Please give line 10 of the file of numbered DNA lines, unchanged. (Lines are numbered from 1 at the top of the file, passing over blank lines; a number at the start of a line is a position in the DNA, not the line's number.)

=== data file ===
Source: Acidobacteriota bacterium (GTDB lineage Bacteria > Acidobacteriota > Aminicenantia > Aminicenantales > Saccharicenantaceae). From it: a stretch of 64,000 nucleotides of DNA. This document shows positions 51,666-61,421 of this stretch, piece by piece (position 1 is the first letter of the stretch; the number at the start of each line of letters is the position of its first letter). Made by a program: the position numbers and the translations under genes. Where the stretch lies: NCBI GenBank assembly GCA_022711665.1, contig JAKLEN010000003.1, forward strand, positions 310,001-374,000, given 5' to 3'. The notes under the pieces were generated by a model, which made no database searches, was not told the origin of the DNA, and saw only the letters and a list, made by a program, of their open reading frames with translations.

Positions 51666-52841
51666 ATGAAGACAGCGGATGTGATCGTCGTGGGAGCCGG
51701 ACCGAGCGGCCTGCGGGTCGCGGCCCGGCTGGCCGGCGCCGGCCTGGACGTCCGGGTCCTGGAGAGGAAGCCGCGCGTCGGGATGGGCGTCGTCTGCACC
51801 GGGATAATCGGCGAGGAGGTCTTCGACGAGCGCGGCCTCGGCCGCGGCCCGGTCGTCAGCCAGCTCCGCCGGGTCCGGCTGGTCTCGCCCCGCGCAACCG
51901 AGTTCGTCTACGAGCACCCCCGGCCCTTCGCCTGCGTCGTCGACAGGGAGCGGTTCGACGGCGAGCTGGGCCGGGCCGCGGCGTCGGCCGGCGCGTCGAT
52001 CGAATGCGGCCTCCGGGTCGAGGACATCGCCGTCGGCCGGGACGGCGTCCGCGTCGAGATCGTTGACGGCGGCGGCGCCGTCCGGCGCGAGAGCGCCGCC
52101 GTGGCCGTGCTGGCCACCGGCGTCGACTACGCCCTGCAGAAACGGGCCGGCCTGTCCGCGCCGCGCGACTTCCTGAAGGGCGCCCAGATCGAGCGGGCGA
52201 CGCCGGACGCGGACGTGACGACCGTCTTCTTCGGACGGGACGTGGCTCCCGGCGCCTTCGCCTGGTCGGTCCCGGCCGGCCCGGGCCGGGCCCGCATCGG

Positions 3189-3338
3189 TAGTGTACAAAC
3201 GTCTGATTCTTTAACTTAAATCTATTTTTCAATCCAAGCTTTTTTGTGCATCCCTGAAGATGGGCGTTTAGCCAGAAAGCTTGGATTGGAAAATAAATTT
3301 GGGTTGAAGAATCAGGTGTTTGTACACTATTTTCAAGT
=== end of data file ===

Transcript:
Positions 3189-3338